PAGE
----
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    $\begingroup$ Also, why do you assume that the D-field cannot be a function of $\theta$ ? The situation clearly is not spherically symmetric. $\endgroup$ – Rob Jeffries Feb 22 at 13:52
  • $\begingroup$ @RobJeffries as far as I know, the displacement field depends on free charges, given by the relation $\vec{\nabla} \cdot \vec{D} = \rho$, by definition. So from $\vec{D}$'s point of view it is certainly symmetric. $\endgroup$ – Patrick Feb 22 at 17:54
  • $\begingroup$ You also cannot assume that the free charges are distributed uniformly on the conductors. $\endgroup$ – Rob Jeffries Feb 22 at 18:14
  • $\begingroup$ I retract my comment about homogenity. Linear and isotropic is sufficient. $\endgroup$ – Rob Jeffries Feb 22 at 19:19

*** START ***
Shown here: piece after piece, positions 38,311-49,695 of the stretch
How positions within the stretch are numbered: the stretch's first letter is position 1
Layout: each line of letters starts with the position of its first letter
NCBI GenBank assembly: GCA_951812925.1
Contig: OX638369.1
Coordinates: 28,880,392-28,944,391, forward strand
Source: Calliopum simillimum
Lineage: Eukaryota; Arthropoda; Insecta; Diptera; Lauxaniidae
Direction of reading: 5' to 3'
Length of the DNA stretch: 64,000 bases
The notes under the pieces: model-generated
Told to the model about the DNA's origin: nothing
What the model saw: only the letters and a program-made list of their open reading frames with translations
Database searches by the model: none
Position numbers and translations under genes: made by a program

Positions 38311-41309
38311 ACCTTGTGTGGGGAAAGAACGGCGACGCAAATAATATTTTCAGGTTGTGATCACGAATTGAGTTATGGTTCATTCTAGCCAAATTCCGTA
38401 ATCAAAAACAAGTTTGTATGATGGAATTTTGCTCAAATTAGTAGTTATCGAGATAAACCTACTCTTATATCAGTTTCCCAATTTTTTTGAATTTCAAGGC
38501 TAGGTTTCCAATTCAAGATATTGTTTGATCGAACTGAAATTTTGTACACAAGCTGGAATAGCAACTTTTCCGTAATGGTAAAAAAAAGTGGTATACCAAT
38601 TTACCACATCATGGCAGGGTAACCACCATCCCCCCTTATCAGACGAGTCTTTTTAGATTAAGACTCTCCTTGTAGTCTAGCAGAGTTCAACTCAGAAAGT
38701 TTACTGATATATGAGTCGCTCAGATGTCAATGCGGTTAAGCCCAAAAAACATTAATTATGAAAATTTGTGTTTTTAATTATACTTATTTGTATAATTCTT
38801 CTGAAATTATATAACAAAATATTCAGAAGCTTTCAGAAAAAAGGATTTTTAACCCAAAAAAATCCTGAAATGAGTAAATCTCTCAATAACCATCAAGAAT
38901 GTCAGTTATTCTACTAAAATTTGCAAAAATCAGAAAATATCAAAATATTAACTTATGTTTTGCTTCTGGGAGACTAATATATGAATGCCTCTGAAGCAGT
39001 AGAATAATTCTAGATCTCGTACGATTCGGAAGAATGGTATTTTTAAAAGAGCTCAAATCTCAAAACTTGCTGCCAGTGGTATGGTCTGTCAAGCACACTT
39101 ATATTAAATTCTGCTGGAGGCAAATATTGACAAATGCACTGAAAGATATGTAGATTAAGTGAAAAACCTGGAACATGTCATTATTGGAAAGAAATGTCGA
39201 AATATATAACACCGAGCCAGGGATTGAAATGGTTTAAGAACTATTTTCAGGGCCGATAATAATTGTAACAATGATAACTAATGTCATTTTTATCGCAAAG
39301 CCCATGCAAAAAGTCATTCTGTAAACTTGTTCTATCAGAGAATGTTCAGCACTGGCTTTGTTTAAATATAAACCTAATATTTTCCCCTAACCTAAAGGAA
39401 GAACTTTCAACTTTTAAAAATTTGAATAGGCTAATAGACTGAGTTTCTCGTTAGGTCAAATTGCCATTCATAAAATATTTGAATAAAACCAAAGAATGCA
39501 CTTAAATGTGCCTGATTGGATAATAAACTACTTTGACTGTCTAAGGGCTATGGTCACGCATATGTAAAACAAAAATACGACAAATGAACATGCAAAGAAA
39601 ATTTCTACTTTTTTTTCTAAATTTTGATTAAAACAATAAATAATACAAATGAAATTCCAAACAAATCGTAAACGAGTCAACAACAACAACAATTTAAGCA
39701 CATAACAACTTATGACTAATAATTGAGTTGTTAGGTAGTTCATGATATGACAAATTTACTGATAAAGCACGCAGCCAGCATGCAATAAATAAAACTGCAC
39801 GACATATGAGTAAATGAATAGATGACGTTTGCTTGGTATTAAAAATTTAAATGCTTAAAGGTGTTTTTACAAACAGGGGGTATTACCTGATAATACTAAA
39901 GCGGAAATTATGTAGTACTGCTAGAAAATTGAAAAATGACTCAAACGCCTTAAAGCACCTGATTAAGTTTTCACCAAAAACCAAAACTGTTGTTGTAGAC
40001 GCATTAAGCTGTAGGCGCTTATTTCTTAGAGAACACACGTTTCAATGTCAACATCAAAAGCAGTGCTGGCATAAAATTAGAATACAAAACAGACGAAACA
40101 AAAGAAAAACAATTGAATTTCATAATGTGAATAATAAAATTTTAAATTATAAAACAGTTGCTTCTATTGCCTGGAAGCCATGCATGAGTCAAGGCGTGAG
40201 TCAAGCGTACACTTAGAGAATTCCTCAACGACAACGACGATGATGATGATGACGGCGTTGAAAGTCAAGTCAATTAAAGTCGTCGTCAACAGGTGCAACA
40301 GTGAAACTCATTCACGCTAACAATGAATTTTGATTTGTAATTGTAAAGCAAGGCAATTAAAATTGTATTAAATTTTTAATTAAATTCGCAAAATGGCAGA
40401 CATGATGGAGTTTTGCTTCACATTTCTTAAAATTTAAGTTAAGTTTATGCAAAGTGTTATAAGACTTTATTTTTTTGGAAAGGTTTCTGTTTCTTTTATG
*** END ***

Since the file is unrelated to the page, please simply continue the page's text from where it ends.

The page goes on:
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$\mathbf D=\epsilon \mathbf E$ is only valid for when there material is a linear dielectric that is isotropic and homogeneous. In your case this is not valid with your $\theta$ dependence, so this is why you do not see this relationship.

Remember, $\mathbf D$ is defined as $$\mathbf D=\epsilon_0\mathbf E+\mathbf P$$

When you have the properties described above, you then have $\mathbf P=\epsilon_0\chi\mathbf E$ which gets you to what you were proposing $$\mathbf D=\epsilon_0\mathbf E+\epsilon_0\chi\mathbf E=\epsilon\mathbf E$$

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    $\begingroup$ Even if the medium is not homogeneous, the constitutive relation $\mathbf{D}(\mathbf{r}) = \epsilon(\mathbf{r})\mathbf{E}(\mathbf{r})$ still holds for each point $\mathbf{r}$ (provided that the medium is isotropic and that the electromagnetic response is local). Thus, in this problem, the constitutive relationship must hold for each point in the dielectric layer. Any violation of this indicates a problem with the way in which the fields were computed. $\endgroup$ – jamison Feb 22 at 18:29